After a long period of beta versions, Songbird 1.0 is out.
The big question is: is it any good?
Let’s find out.
Right-click the downloaded .tar.gz file after you downloaded it from http://getsongbird.com and extract it.
Double-click the file called “songbird” in the newly created folder.
The first time you’ll have to agree to some EULA, it will ask you if you want to scan your pc for music files. It will also suggest some recommended add-ons and ask if it can collect info from you.
I suggest you move that folder to your home directory and add a launcher for it in your “application -> sound and video” menu.
Go to “system -> preferences -> main menu”, and create a new entry in the sound and video menu. In the command box simply link to the songbird file. If you have the songbird folder in your home directory that would be /home/yourusernamehere/Songbird/songbird.
Oh, I don’t think so Mozilla.
It looks bad, it won’t work with your compiz fusion effects (wobbly windows, you can’t move it to another workspace using the wall or cube plugin, …).
It have never used Itunes, but seen pics of it and it looks exactly like it, which is a bad thing.
The thing looks totally out of place on your Gnome desktop.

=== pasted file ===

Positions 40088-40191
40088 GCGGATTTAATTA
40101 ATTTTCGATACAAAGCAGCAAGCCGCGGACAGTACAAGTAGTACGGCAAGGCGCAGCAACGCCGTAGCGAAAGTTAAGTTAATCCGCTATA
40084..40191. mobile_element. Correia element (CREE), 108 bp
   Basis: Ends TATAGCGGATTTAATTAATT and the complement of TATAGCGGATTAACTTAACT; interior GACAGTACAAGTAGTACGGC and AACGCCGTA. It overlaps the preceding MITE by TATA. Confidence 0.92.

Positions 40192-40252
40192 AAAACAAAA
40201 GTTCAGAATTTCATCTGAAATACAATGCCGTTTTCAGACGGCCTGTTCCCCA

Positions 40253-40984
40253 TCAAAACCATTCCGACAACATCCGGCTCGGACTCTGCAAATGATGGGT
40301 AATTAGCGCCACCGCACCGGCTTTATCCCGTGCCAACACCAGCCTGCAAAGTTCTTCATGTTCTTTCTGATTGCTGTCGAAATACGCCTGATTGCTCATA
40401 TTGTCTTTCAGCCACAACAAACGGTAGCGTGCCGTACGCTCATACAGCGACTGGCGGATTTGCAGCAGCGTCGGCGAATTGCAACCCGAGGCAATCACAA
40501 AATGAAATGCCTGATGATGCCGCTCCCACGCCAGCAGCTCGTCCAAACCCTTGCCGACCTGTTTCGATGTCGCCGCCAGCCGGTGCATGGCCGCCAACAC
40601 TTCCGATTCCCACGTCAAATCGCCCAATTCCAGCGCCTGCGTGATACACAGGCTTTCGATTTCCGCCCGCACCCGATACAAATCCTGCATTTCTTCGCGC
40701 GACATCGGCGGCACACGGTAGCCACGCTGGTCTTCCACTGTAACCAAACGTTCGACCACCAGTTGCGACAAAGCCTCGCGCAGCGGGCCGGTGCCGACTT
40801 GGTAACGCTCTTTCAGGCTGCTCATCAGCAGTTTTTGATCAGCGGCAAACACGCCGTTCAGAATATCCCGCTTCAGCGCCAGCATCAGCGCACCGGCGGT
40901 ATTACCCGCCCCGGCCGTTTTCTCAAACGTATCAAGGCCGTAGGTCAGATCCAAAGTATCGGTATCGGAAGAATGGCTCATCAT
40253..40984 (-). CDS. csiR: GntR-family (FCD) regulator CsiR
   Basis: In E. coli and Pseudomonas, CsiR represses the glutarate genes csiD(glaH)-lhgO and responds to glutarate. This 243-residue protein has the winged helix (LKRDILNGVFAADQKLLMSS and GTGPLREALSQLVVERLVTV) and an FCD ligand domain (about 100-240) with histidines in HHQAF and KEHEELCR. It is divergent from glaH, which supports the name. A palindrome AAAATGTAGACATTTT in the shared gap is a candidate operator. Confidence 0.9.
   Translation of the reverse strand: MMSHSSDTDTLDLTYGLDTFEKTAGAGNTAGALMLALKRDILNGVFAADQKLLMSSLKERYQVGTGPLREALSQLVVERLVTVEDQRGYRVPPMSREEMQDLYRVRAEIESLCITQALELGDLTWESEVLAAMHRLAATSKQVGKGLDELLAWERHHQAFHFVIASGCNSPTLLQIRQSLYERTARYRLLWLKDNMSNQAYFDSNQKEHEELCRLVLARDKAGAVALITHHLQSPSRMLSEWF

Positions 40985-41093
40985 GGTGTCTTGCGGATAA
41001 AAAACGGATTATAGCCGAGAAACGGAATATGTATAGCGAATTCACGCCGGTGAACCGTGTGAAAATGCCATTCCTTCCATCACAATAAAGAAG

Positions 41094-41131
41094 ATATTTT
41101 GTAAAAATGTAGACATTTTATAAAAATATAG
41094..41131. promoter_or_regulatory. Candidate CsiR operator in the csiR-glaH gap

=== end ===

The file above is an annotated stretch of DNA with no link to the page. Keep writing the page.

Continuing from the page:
Your entire music collection should have been added during first boot, and pretty fast too.
The default view of the files in the Library is the same as in some other players. I’m not a big fan of it.
But you can easily change it to the file view. That’s good.
The search feature works well and is useful to quickly find a song, but I don’t know any modern audio player (well, I do know some :p) that doesn’t have this feature.
On the left plane it has some features that only a handful of users will use.
Really, the hype machine looks nice but I’ll never use it again.
There is an option to search for concerts in the left plane, but unless you live in the States, the UK, Australia, New Zealand or Canada you have no use for it.
Songbird can browse shoutcast radio streams, which is always a good thing for a media player.
It goes without saying you can make playlists with it. But again, that’s a given for any modern full-featured media player.
Songbird has one big feature I like that other players lack, add-ons. I love them in Firefox and they are OK in Songbird.
I installed and tried out the MediaFlow add-on. It is similar to Apple’s CoverFlow.
After installing it, you’ll have to change the file view to MediaFlow for it to actually kick in.
This add-on is all about eye-candy because it isn’t useful at all to browse your music collection. If you don’t care to add cover art to your music files, then it actually looks very bad.
I should probably mention that you can download skins (called feathers) for Songbird, that it comes with a metadata editor, has last.fm and ipod support.
Songbird is a good audio player, no doubt about it.
I only tested it for about an hour, but it seemed stable to me.
But I will never use it on my Ubuntu pc’s.
I’m a Compiz Fusion guy and like my apps to integrate with the DE (Desktop Enviroment, aka Gnome).
I would give it a 7/10 but because it doesn’t play nice with Compiz Fusion and Gnome I have to fail it and give it a 4/10.
Do you have anything to add? You don’t or do agree? Drop a line in the comments.